Dedicated to fostering a vibrant and responsible media landscape that upholds the highest standards of journalistic integrity, the Press Union of Liberia (PUL) on September 4, 2023 alarmed over the worrying increasing trend of journalists and media entities siding with political parties and candidates.

The Union emphasized that “such actions represent a clear departure from the ethical standards of journalism, leading to the propagation of misinformation, disinformation, and mal-information, all with the explicit intent of swaying public opinion.” The PUL further compelled Liberian journalists to “uphold the principles of truth and accuracy in their reporting, ensuring that the public receives reliable and unbiased information,” otherwise, they would be named and shamed. Here, the PUL is concerned about how the media, abnormally consumed by political alignment could instigate chaos through their pens and microphones. And here’s where the US Government’s warning sets.

Inarguably, the United States’ warning about visa restrictions extends beyond just politicians and election officials. It applies to anyone involved in activities that undermine democracy, including those who engage in improper influence over the media. This means that media outlets and individuals within the industry who are complicit in manipulating or rigging the electoral process, using violence and their positions to suppress freedom of expression, or preventing political parties and voters from disseminating their views can face these restrictions.

It’s worth noting that the US statement explicitly mentions measures designed to prevent the media from disseminating their views as a criterion for visa restrictions. This highlights the importance of responsible journalism and the potential consequences for those who engage in media activities that obstruct the democratic process. Here, the media is protected by the US government. The media and its roles and responsibilities should not be curtailed for any reason, by any reason at any time. However, it also means that the media should not use its power, influence, roles and responsibilities to undermine democracy and peaceful societies for any reason, by any reason at any time.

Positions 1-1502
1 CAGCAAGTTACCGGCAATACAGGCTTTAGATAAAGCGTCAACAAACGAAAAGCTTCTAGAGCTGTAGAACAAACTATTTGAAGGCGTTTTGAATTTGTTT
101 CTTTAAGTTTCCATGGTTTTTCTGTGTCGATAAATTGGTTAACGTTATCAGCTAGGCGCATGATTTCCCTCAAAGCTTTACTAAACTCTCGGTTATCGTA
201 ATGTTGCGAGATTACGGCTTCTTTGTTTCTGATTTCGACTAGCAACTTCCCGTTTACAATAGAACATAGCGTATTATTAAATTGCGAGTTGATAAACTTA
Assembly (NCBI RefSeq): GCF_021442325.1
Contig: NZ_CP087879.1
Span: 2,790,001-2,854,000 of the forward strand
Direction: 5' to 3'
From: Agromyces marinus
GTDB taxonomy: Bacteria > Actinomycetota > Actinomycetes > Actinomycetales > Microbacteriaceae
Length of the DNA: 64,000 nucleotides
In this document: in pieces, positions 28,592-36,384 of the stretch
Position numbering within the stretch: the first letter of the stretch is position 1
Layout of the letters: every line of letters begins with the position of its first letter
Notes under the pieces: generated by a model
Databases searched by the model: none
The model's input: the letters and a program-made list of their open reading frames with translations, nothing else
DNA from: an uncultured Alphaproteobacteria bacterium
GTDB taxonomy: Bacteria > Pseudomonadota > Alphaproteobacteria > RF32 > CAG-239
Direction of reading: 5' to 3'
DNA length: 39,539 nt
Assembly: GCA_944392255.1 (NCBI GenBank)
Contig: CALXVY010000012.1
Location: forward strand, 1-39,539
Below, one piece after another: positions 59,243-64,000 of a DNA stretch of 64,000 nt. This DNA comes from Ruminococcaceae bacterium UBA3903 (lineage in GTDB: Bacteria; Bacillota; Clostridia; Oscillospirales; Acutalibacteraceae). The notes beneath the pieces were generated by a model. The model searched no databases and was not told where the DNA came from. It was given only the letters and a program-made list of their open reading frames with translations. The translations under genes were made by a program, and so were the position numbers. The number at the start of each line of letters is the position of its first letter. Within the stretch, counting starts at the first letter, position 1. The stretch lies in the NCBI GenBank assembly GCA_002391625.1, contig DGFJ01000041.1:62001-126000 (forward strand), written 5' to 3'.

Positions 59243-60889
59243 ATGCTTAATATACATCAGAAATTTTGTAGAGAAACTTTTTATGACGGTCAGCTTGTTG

In conclusion, the media’s role in democracy is undeniable. Its power to inform and shape public opinion is immense, and this power comes with responsibility. The recent US visa restriction warning should serve as a wake-up call for media outlets and professionals in Liberia and around the world. It is not just about politicians, parties, and election officials; it’s about anyone who can influence the electoral process, for better or worse – the media is included!

The Liberian media must be vigilant in upholding its role as a guardian of democracy, ensuring that it remains on the right side of history and the democratic divide. The US’ warning comes at the perfect time, aligning with the PUL’s September 4, 2023 caveat,  reminding us all that the media is not off the hook when it comes to protecting and strengthening democracy. Journalists must use the pens and pages of papers and microphones and airwaves radios to protect and not disassemble democracy.

Danicius Kaihenneh Sengbeh
Danicius Kaihenneh Sengbeh
Is a journalism, media, and communication professional with over two decades of experience. He lectures Journalism at the University of Liberia. He earned an MSc in Media and Communication Studies at Lund University in Sweden, a BA in Mass Communication at the University of Liberia and Diploma in Journalism from the International School of Journalism. He’s UN Media Fellow and former Secretary General and Assistant Secretary General of the Press Union of Liberia. He also manages Communications at the Liberia Revenue Authority, contributing to domestic resource mobilization for Liberia. WhatsApp +231777586531/dakasen1978@yahoo.com